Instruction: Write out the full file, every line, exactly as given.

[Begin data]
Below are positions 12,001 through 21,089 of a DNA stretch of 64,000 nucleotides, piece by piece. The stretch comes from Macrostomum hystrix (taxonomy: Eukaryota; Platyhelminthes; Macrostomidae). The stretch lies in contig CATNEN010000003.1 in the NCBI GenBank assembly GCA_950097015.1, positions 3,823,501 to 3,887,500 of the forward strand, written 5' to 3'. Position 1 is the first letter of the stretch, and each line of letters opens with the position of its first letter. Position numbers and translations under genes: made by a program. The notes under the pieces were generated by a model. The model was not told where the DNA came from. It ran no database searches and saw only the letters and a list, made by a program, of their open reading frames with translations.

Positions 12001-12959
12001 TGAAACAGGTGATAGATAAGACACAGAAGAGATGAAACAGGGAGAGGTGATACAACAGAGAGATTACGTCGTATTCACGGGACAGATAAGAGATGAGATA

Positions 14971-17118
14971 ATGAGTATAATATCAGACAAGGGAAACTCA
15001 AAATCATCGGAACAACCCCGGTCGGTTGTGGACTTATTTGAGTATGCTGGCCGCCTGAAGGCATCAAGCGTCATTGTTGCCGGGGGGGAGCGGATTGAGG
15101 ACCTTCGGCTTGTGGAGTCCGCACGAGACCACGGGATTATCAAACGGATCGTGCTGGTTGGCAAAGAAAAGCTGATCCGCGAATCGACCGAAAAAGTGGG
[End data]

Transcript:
Below are positions 12,001 through 21,089 of a DNA stretch of 64,000 nucleotides, piece by piece. The stretch comes from Macrostomum hystrix (taxonomy: Eukaryota; Platyhelminthes; Macrostomidae). The stretch lies in contig CATNEN010000003.1 in the NCBI GenBank assembly GCA_950097015.1, positions 3,823,501 to 3,887,500 of the forward strand, written 5' to 3'. Position 1 is the first letter of the stretch, and each line of letters opens with the position of its first letter. Position numbers and translations under genes: made by a program. The notes under the pieces were generated by a model. The model was not told where the DNA came from. It ran no database searches and saw only the letters and a list, made by a program, of their open reading frames with translations.

Positions 12001-12959
12001 TGAAACAGGTGATAGATAAGACACAGAAGAGATGAAACAGGGAGAGGTGATACAACAGAGAGATTACGTCGTATTCACGGGACAGATAAGAGATGAGATA

Positions 14971-17118
14971 ATGAGTATAATATCAGACAAGGGAAACTCA
15001 AAATCATCGGAACAACCCCGGTCGGTTGTGGACTTATTTGAGTATGCTGGCCGCCTGAAGGCATCAAGCGTCATTGTTGCCGGGGGGGAGCGGATTGAGG
15101 ACCTTCGGCTTGTGGAGTCCGCACGAGACCACGGGATTATCAAACGGATCGTGCTGGTTGGCAAAGAAAAGCTGATCCGCGAATCGACCGAAAAAGTGGG